Is Australia Open for Business…?
When the “adults” assumed government they announced that Australia was “open for business”.
Since then, Holden has quit manufacturing and exited Australia, and now the Abbott Government has refused to provide financial support for SPC Ardmona.
SPC wants assistance to upgrade its product development facilities, topped up by $150 million from parent company Coca-Cola Amatil.
Treasurer Joe Hockey has indicated he’s not in favour of giving the handout.
Acting Opposition Leader Tanya Plibersek has urged the Government to act in the interests of SPC, to keep the last fresh fruit processing company in Australia, employing locals.
“I don’t see anything more un-Australian than sending Australian jobs offshore,” she told Gutter Trash reporters in Canberra this morning.
Her comments come after Prime Minister Tony Abbott yesterday took a swipe at the ABC, suggesting the broadcaster takes “everyone’s side but Australia’s”.
Ms Plibersek used Holden’s decision last month to cease production in Australia to claim the Coalition has no plan for jobs.
“The Government has already goaded Holden into leaving Australia,” she said.
“They’re now looking at trashing jobs in food processing, an area that will only grow as individual wealth in our region increases.”
Independent Senator Nick Xenophon says the end of the line of SPC Ardmona would have flow-on effects for fruit growers in other states.
Senator Xenophon said the government should be using anti-dumping duties to create a level playing field for companies such as SPC Ardmona.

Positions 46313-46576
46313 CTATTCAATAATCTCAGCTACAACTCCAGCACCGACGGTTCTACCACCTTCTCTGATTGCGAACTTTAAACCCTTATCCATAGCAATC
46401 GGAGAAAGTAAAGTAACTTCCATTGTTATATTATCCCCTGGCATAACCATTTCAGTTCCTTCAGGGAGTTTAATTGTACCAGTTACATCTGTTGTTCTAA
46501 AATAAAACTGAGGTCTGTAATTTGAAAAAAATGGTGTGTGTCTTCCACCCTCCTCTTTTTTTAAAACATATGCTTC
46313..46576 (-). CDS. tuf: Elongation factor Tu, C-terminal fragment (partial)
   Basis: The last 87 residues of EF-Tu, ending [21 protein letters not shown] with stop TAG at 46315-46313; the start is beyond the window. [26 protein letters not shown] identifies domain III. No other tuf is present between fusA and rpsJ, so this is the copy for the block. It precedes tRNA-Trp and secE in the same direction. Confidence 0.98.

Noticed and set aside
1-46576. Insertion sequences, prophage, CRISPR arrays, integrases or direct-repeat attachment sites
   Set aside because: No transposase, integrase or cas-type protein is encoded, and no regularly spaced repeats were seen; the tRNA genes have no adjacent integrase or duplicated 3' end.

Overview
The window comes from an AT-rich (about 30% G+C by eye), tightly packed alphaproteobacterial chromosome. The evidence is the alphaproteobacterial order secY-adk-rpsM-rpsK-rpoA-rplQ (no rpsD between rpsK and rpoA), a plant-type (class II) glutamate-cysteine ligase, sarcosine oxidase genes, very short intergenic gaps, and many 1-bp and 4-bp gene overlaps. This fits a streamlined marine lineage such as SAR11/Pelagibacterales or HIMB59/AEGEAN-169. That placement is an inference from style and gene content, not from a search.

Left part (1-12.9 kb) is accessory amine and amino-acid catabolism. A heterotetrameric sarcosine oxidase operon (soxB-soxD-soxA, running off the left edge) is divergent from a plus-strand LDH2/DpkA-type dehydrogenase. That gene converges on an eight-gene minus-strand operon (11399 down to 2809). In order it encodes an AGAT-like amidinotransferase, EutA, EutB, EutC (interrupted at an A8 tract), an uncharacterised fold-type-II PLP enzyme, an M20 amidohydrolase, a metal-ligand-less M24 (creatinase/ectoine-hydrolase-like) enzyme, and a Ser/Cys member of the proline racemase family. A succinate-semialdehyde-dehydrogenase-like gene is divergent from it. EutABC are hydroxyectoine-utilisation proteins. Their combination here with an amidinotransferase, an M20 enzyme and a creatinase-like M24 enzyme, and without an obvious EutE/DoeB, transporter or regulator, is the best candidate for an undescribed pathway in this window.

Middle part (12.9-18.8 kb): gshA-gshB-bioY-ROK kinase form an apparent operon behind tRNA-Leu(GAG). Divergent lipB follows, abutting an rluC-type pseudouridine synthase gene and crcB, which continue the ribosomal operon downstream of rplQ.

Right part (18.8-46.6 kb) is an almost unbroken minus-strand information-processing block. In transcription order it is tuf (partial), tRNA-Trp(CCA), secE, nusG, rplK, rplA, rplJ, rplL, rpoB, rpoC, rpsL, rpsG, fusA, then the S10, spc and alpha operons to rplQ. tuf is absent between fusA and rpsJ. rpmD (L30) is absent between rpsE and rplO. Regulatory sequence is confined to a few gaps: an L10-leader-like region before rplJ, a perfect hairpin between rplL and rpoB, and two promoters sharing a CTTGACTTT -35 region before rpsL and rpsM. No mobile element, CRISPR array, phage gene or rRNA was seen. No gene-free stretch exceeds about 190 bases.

“The government needs to understand that free trade shouldn’t be ‘free for all’ trade,” Senator Xenophon said.
The Productivity Commission has rejected the use of further tariffs on imported fruit.
Senator Xenophon said that if SPC Ardmona closes there would be an influx of imported canned produce which would have an impact on the processed fruit sector across the country.
Labor says Treasurer Joe Hockey’s opposition to financial assistance for SPC Ardmona shows his “merchant banker’s” perspective on the issue”.
However, Joe “the Hockey” says corporations, like governments, have to live within their means.
The Federal Opposition’s industry spokesman Kim Carr says the government should be more patriotic about Australian manufacturing.
“Joe Hockey has a merchant banker’s view, particularly popular in the North Shore of Sydney, about the way in which the international economy works.
“The fact is that companies don’t have to invest in Australia, they can choose to invest elsewhere, and if you leave these issues to the market alone, there’s no doubt the market will decide the issue.
“But it won’t be in Australia’s favour. Governments have to fight for jobs.”
The Coalition Government is divided on the issue; Liberal MP Sharman Stone, whose electorate takes in the SPC factory and some of the fruit farms that supply it, has strongly urged her colleagues to support the grant. She says it’s a small amount of money in the overall budget context, but will have a hugely significant impact for Victoria.
Agriculture Minister Barnaby Joyce has told Fairfax Media that he also supports the bailout, and the ABC understands that Industry Minister Ian Macfarlane is urging his Cabinet colleagues to approve the plan.
But Prime Minister Tony Abbott said on Tuesday that while the government will seriously consider business requests for assistance, “in the end businesses have got to put their house in order”.
“The parent company of SPC Ardmona, Coca-Cola Amatil, which is an Australian company, in the first six months of this year had a profit of over $215 million, for six months, and yet there is a request for $50 million of taxpayers’ money,” he said.
“I think you can understand why we are being very cautious, very careful about handing out taxpayers’ money to companies that are profitable let alone companies that aren’t profitable.”
SPC Ardmona argues it’s been driven to the wall not through its own failings, but because of broader economic forces and conditions, including the high Australian dollar and being forced to compete with high levels of cheap imported product from overseas.
Where should government support (if any) begin and end for struggling Aussie companies…?